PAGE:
• Basophils are the least common of the granulocytes, they can perform phagocytosis, produce histamine and serotonin and these cells play a role in immune regulation and allergic responses.

 

These cells are typically the first leukocytes to be recruited to an inflammatory site and are capable of eliminating pathogens by multiple mechanisms.

Super powers include:

  • Phagocytosis
  • Degranulation
  • Release of neutrophil extracellular traps (NETs)

cartoon of a neutrophil granulocyte cell

 The picture of the blood smear above was taken from The Histology Guide. You can see the neutrophil has a single but multilobed nucleus stained in a pink color. The multilobed nuclei can have between 2 and 5 lobes.

Neutrophils are an important first line of defence and part of the innate immune system. They are crucial players in the response against fungal infection. The localization of neutrophils to the site of inflammation is important for clearance of the infection. Even though they play a big role in the innate immune response neutrophils can also regulate adaptive immune responses by releasing arginasea 1 and suppressing T cell proliferation and activity. Neutrophils can also act as antigen-presenting cells (APCs).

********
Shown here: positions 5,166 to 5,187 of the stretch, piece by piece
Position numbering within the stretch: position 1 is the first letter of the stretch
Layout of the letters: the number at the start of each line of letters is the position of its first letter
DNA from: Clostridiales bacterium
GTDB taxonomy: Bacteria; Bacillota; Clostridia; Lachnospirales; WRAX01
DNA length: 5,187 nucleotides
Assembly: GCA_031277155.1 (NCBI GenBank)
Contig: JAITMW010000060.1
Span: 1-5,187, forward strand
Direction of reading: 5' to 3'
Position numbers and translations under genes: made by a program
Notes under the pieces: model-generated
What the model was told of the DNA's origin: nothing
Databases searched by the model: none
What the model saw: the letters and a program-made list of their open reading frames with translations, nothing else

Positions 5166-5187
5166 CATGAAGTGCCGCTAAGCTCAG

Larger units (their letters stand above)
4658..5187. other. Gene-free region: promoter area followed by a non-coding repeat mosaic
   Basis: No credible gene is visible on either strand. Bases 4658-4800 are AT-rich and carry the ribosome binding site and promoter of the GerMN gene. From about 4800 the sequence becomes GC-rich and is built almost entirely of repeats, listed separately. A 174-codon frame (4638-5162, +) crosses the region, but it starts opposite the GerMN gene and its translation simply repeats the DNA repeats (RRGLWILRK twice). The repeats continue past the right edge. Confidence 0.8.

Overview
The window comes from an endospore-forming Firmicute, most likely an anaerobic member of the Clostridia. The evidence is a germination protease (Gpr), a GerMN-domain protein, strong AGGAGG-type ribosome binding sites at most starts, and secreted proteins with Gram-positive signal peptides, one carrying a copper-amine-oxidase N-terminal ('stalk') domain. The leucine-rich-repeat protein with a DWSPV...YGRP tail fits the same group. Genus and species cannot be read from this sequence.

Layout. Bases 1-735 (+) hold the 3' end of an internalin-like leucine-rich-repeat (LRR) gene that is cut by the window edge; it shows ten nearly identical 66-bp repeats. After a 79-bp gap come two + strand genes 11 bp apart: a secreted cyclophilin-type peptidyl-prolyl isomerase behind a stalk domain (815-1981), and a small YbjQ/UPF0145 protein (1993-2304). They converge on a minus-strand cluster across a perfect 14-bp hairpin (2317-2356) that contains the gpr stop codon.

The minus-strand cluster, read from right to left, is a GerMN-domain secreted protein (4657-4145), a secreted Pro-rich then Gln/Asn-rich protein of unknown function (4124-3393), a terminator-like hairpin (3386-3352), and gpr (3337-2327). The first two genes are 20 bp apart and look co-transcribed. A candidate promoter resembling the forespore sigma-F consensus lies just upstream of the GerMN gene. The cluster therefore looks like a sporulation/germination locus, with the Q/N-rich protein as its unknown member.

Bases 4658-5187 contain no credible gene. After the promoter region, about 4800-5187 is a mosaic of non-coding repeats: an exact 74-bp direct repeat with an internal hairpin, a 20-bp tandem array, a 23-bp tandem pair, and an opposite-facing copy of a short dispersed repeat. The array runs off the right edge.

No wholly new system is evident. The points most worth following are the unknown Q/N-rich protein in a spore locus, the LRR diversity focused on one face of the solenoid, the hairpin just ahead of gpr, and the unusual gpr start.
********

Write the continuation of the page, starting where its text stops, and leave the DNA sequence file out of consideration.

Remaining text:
Eosinophils

Eosinophils contribute to the pathogenesis of different diseases, including asthma and primary hypereosinophilic syndromes. They are activated and recruited into tissues in response to inflammatory stimuli.

Super powers include:

cartoon of an immune cell called eosinophil